This is sleepy issue. Only positive exception is Lerner's novella.
“Bugs” by Ron Collins is this month’s cover story. It starts well but it ends quite abruptly and in a cheesy fashion. In other words, it’s a wasted opportunity. The story: John McDonald suffers from heart disease and his condition is worsening day by day. He’s soon going to be dead. Thankfully, he’s approved for a new revolutionary procedure that involves nanotechnology. I am not sure if it’s a story about his love for his wife Carol or about technology. Love and technology are two subjects that could be blended well together but unfortunately it doesn’t happen in this story.
"Make Hub, Not War” by Christopher L. Bennett features a hub in space, different alien races, humans, humanoids and space invasions. It also explores the possibility of wiping an entire race without firing a single shot. Enjoyable enough.
“Deceleration” by Bud Sparhawk is a very nice read. For thousands of years something mysterious cyclically appeared in the sky, Humans always dismissed it as not important and never considered it an immediate threat. If only they prepared themselves…
“Distant” by Michael Monson is quite… useless. A lone astronaut is sent in space and he’s terribly afraid to die. He wants to tell something to his daughter, but he doesn’t. That’s it, that’s the whole story. WTF.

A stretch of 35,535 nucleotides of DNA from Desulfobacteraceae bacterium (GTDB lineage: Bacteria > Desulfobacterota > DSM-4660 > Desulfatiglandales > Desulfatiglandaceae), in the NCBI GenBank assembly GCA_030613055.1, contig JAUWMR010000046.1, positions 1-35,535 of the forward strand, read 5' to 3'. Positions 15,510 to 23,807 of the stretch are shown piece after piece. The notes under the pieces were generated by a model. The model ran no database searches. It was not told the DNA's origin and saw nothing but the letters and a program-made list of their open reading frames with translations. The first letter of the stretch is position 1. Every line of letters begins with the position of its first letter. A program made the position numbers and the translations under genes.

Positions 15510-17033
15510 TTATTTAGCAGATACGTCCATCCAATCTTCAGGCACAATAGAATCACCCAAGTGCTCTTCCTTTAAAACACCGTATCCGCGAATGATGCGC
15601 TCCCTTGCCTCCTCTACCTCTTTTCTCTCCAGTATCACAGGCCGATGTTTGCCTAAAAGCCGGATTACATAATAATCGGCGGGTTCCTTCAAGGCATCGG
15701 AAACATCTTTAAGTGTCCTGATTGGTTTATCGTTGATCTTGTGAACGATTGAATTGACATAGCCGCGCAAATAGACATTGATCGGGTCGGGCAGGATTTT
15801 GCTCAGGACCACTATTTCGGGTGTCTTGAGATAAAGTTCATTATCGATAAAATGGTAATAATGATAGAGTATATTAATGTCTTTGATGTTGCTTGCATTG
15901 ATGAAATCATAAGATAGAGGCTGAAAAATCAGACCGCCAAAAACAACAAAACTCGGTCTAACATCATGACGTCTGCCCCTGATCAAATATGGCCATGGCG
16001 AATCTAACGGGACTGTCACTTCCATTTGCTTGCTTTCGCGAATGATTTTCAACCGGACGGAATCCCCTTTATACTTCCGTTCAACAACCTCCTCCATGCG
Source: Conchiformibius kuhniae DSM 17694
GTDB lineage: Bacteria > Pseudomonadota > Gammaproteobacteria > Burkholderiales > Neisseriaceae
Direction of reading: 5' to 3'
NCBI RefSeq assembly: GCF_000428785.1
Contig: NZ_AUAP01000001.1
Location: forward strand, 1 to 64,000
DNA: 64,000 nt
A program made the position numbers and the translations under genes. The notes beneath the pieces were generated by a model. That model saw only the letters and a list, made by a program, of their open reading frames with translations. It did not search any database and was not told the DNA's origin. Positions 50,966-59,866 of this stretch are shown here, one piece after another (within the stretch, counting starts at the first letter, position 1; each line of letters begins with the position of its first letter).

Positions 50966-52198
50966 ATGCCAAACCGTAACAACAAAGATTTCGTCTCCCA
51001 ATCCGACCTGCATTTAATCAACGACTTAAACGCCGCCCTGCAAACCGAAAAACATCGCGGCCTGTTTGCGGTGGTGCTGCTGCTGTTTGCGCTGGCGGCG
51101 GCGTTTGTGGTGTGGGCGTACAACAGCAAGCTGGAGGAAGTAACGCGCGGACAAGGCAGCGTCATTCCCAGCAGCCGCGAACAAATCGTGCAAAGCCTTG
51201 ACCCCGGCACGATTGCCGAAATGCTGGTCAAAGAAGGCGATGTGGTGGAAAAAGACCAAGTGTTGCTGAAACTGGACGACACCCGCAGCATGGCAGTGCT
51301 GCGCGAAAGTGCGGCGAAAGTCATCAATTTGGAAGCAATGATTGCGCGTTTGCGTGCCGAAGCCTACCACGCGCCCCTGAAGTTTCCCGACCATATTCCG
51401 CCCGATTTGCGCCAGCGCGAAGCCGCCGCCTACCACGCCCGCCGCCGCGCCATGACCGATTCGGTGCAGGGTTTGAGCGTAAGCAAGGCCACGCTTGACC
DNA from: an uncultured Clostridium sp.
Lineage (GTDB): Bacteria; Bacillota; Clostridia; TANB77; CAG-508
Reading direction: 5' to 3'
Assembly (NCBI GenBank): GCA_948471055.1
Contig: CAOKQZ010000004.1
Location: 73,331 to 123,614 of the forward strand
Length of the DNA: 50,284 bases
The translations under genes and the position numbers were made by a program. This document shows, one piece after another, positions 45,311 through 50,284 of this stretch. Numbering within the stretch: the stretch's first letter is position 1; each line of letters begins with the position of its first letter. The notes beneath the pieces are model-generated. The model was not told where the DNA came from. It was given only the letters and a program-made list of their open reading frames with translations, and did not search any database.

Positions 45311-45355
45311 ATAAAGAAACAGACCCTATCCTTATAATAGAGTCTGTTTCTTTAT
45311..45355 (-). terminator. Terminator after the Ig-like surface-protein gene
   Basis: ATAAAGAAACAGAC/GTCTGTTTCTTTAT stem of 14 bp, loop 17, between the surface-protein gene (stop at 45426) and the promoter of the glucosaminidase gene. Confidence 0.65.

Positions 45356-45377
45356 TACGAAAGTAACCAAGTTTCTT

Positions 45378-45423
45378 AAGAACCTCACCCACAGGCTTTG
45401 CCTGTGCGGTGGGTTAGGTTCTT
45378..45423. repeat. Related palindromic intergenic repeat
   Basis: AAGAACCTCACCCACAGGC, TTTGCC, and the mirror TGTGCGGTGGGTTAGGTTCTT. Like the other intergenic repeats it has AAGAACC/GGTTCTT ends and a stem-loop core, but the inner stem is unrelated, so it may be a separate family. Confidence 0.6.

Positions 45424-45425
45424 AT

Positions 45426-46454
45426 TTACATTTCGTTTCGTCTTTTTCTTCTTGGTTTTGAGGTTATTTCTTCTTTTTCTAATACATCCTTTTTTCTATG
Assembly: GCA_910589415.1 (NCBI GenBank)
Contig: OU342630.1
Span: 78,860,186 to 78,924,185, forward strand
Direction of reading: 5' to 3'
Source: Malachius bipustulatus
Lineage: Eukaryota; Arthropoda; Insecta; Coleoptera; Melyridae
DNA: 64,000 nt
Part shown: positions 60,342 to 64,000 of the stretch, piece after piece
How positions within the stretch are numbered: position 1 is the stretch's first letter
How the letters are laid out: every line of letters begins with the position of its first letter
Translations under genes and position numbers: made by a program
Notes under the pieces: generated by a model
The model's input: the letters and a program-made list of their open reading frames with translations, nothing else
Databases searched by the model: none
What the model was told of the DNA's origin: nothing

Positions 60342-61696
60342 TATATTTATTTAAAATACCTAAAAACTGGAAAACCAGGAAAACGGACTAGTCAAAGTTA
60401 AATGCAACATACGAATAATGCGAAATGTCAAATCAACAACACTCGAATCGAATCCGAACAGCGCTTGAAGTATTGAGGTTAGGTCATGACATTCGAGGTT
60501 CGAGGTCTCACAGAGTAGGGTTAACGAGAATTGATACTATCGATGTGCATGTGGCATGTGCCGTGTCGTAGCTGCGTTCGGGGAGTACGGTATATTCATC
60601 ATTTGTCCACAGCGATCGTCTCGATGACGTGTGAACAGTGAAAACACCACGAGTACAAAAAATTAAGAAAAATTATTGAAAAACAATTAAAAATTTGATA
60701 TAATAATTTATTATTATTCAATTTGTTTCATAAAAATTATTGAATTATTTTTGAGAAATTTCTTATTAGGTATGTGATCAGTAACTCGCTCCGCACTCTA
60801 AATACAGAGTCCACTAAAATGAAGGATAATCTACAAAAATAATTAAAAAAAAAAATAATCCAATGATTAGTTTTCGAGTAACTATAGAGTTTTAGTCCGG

"The Eagle Project" by Jack McDevitt is a short depressing story. Scientists send a few nanorobotic probes in a different constellation system in the hope of finding some proof of alien life.
"Copper Charley" by Joseph Weber is an interesting short story about mining with the use of "smart" cyber plants. And also a story of lawyers. Likable.
"Redskins of the Badlands" by Paul di Filippo is one of this two month's novelettes. In a future in which Earth has been badly ruined by environmental change, some if not all humans live with an artificial enhanced skin that basically is a life size condom.
“The Matthews Conundrum” by Edward M. Lerner is an ingenious novella. Saying that this is the best story of this issue (by far) would’ve been a much better compliment if the other works weren’t so low-to-average quality. This novella is a part of a long going series of which I am not familiar with. This means that I probably missed a few references and back stories. It’s not really a problem since the work is very enjoyable. Joshua Matthews is the historian for the ICU (Interstellar Commerce Union). He suddenly disappears and then he comes back after about a month. Apparently at his return he is so drunk he can’t even stand still; to make things worse he can’t remember what happened. This causes him to get fired from ICU. Unfortunately for him, he becomes a sort of planetary meme. He’s the talk of the week, everyone treats him as someone who belongs to AA. Unfortunately, no one understands how his theory, the “Matthews Conundrum”, is revolutionary. He noticed that something in interplanetary history doesn’t really make sense. Earth is right in the middle of an eleven-planet system, each one evolved on its own. However all the planets gained more or less the same technological level. Other than that, it appears that nothing else in the galaxy bears signs of intelligent life. The various planets and their species even share folkloristic tales, such as Frankenstein. How could planets separated by several light years be so synchronized? Very nice indeed. Thank you, Mr. Lerner for making the issue a worthwhile reading.